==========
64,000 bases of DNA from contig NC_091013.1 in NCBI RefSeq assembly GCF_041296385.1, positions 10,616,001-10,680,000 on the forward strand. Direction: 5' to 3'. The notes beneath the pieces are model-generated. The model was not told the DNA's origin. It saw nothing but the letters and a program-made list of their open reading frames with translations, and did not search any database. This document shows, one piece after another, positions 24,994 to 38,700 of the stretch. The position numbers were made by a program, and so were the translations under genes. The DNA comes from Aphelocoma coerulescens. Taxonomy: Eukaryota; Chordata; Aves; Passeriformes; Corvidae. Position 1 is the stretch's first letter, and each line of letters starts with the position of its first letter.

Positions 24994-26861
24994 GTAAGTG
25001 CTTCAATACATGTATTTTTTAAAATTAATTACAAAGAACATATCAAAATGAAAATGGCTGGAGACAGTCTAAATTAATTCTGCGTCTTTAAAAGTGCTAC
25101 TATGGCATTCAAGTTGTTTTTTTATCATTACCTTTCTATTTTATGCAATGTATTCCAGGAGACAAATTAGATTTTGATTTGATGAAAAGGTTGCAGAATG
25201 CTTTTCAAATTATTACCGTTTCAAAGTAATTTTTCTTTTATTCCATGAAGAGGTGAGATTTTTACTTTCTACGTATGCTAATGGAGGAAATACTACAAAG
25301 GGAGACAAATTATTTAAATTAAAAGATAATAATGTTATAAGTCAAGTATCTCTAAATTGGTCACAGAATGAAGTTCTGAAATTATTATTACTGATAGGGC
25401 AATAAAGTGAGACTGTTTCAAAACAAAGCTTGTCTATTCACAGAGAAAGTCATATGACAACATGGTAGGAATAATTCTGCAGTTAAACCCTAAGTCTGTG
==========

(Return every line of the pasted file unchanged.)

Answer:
64,000 bases of DNA from contig NC_091013.1 in NCBI RefSeq assembly GCF_041296385.1, positions 10,616,001-10,680,000 on the forward strand. Direction: 5' to 3'. The notes beneath the pieces are model-generated. The model was not told the DNA's origin. It saw nothing but the letters and a program-made list of their open reading frames with translations, and did not search any database. This document shows, one piece after another, positions 24,994 to 38,700 of the stretch. The position numbers were made by a program, and so were the translations under genes. The DNA comes from Aphelocoma coerulescens. Taxonomy: Eukaryota; Chordata; Aves; Passeriformes; Corvidae. Position 1 is the stretch's first letter, and each line of letters starts with the position of its first letter.

Positions 24994-26861
24994 GTAAGTG
25001 CTTCAATACATGTATTTTTTAAAATTAATTACAAAGAACATATCAAAATGAAAATGGCTGGAGACAGTCTAAATTAATTCTGCGTCTTTAAAAGTGCTAC
25101 TATGGCATTCAAGTTGTTTTTTTATCATTACCTTTCTATTTTATGCAATGTATTCCAGGAGACAAATTAGATTTTGATTTGATGAAAAGGTTGCAGAATG
25201 CTTTTCAAATTATTACCGTTTCAAAGTAATTTTTCTTTTATTCCATGAAGAGGTGAGATTTTTACTTTCTACGTATGCTAATGGAGGAAATACTACAAAG
25301 GGAGACAAATTATTTAAATTAAAAGATAATAATGTTATAAGTCAAGTATCTCTAAATTGGTCACAGAATGAAGTTCTGAAATTATTATTACTGATAGGGC
25401 AATAAAGTGAGACTGTTTCAAAACAAAGCTTGTCTATTCACAGAGAAAGTCATATGACAACATGGTAGGAATAATTCTGCAGTTAAACCCTAAGTCTGTG